Borovik also has an excellent ear for soldiers' slang. The Afghan rebels are dukhi, Russian for ghosts. A black tulip is a military plane used to transport casualties -- and the dead in their zinc coffins -- back to the Soviet Union. A deathnik is a kind of Soviet dog tag, an empty cartridge shell kept in the breast pocket with a scrap of paper inside listing a conscript's name, patronymic, identification number, unit and date of induction. To "squint" is to avoid combat. "Yogurt" is diesel fuel, an "elephant" is a tank, a "bumblebee" is a helicopter gunship, "milk" is kerosene and "canned food" is a land mine.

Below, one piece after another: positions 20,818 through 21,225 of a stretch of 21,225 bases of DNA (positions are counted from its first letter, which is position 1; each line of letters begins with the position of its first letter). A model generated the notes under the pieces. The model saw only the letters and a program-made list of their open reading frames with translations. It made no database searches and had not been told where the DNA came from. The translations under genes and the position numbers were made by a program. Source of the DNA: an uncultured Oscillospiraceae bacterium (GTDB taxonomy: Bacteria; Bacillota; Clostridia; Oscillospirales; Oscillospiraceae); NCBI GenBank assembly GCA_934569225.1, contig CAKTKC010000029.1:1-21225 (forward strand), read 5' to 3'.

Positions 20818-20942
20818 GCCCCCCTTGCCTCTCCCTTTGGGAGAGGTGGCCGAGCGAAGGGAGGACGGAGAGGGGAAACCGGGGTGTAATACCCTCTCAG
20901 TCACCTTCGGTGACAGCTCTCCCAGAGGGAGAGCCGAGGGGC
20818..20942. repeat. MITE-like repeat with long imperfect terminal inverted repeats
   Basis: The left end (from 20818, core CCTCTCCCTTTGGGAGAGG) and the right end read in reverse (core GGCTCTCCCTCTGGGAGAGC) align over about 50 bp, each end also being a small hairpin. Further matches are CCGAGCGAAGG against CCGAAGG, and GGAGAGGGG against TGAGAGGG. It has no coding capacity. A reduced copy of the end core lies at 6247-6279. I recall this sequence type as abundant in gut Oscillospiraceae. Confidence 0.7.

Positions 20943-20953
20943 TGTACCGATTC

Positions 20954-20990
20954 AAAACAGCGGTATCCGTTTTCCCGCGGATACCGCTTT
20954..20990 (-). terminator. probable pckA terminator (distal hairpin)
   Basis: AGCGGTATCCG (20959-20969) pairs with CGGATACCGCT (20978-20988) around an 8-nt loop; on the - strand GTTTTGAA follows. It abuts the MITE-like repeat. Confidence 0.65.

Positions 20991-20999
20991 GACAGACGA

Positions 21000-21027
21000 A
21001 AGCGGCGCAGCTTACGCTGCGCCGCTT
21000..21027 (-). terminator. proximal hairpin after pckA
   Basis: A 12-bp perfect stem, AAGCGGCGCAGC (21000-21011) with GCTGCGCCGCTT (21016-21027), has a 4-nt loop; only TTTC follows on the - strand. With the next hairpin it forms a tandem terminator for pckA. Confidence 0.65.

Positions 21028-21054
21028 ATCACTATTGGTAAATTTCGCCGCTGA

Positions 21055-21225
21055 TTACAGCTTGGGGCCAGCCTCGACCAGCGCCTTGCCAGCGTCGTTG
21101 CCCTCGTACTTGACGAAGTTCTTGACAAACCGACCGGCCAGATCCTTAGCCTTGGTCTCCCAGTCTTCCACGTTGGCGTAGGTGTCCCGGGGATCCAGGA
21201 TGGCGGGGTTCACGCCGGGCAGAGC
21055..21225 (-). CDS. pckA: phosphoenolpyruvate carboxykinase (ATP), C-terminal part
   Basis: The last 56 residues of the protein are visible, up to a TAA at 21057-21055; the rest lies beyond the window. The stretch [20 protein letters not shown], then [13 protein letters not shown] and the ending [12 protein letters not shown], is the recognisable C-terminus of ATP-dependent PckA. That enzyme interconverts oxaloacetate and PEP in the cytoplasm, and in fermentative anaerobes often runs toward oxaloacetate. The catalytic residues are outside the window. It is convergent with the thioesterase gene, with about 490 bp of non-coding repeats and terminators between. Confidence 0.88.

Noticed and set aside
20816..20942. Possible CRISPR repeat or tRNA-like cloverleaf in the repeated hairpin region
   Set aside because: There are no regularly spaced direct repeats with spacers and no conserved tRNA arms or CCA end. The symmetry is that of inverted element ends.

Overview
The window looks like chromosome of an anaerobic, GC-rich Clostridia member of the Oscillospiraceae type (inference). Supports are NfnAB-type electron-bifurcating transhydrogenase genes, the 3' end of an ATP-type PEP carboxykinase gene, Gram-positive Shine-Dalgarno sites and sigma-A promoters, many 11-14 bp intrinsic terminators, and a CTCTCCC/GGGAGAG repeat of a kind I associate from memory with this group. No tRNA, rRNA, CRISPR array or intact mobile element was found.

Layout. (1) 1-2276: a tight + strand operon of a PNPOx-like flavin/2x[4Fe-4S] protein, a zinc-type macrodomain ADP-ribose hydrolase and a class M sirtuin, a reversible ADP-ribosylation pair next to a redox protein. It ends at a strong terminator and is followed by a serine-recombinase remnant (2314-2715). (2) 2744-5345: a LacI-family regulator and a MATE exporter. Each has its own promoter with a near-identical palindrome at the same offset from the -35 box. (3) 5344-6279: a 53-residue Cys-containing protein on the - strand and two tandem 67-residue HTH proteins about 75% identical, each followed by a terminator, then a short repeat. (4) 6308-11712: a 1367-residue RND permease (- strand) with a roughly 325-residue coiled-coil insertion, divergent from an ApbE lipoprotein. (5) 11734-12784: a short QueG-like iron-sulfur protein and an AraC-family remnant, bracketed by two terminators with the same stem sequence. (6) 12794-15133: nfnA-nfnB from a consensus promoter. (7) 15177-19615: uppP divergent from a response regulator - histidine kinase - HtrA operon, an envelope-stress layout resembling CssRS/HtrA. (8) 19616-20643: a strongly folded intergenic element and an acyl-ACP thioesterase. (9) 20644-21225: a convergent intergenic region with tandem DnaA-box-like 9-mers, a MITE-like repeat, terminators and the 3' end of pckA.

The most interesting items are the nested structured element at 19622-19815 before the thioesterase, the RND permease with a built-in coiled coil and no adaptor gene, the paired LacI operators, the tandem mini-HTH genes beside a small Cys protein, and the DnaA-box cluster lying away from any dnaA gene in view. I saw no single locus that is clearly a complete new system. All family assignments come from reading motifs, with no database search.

A month spent in the combat zone toward the end of the Soviet occupation enables Borovik to write effectively about the obscenity of war. A soldier terribly burned in a helicopter crash gets a shot of morphine every two hours and tells the nurse he has no regrets about serving in Afghanistan. "He made it through the day," the author adds, "but spent the night in the morgue." A battalion surgeon, with dreadful precision, notes that he performed 264 amputations in 1985, though "naturally these numbers do not include the Afghan wounded." An Afghan mother refuses to surrender her dead infant, whose "tiny body has stiffened and turned blue." A soldier named Sorokin, who is nearing the end of his two-year hitch, observes, "At the beginning it was hard because I didn't know or understand anything, and now it's hard because I know and understand everything." THE HIDDEN WAR has no real story line or character development. Rather, it's a pastiche of scenes, observations and dialogue. Such a fragmented structure can be effective, even devastating, as a metaphor for combat. But Borovik lacks the lyrical wherewithal as a writer to make the transcendent vault into the sort of prose narrative that can get by without a plot or strongly developed characters. "Show me a hero," F. Scott Fitzgerald once proclaimed, "and I'll write you a tragedy." Borovik has no heroes -- the characters flash past us and are gone, much like the dukhi, without leaving much of an impression -- and therefore the book never rises to the level of true tragedy.